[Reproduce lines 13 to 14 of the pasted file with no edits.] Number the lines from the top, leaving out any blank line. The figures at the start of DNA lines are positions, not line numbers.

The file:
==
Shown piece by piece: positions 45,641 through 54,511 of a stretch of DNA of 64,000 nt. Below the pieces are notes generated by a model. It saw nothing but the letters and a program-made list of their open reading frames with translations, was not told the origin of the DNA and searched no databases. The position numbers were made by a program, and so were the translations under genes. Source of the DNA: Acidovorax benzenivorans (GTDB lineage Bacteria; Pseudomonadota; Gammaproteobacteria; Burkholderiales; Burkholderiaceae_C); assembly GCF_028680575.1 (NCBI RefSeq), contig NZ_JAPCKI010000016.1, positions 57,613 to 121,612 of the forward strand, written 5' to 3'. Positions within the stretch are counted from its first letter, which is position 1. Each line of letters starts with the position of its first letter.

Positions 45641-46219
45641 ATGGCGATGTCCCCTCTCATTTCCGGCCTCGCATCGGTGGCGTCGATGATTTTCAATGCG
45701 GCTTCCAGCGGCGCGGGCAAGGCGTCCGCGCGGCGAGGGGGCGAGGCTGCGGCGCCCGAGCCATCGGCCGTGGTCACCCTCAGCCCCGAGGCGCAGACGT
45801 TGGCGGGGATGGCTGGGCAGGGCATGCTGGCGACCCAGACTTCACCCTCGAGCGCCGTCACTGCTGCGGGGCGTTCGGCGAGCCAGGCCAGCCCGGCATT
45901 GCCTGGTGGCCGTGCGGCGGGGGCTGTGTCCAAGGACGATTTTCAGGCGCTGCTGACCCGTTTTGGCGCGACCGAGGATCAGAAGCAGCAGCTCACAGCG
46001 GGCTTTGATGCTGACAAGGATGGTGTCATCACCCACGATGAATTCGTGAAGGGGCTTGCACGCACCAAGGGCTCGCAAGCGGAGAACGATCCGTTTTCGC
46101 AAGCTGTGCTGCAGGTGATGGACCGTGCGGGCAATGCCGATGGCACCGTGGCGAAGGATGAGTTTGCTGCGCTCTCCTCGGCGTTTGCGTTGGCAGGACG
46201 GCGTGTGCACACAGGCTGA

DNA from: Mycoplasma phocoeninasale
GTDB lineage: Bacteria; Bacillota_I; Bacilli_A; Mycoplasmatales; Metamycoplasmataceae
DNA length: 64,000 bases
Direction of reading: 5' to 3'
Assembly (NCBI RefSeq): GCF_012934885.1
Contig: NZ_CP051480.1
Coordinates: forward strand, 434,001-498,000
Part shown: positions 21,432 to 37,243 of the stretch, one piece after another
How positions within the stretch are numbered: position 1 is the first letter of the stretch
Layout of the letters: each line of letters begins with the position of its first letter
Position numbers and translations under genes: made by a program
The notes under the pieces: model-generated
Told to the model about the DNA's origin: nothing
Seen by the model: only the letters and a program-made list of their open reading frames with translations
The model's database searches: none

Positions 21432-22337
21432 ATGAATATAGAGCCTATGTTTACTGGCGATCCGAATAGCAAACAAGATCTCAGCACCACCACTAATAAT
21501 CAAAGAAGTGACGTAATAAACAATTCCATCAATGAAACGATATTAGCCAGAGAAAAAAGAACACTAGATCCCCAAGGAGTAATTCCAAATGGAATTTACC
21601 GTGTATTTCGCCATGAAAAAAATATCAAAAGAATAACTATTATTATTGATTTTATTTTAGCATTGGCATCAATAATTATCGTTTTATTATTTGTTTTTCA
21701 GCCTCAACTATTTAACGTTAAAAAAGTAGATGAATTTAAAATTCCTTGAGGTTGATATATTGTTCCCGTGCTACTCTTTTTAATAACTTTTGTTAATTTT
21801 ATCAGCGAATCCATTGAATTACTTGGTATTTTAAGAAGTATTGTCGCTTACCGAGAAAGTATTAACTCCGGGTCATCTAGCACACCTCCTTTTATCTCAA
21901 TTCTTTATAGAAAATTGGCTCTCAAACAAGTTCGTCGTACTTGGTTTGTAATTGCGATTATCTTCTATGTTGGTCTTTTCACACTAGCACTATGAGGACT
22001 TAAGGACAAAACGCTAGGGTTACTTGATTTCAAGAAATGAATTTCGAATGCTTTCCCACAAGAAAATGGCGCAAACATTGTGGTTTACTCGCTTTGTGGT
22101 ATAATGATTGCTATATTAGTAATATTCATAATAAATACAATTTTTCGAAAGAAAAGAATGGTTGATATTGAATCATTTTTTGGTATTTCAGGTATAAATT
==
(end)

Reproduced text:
Direction of reading: 5' to 3'
Assembly (NCBI RefSeq): GCF_012934885.1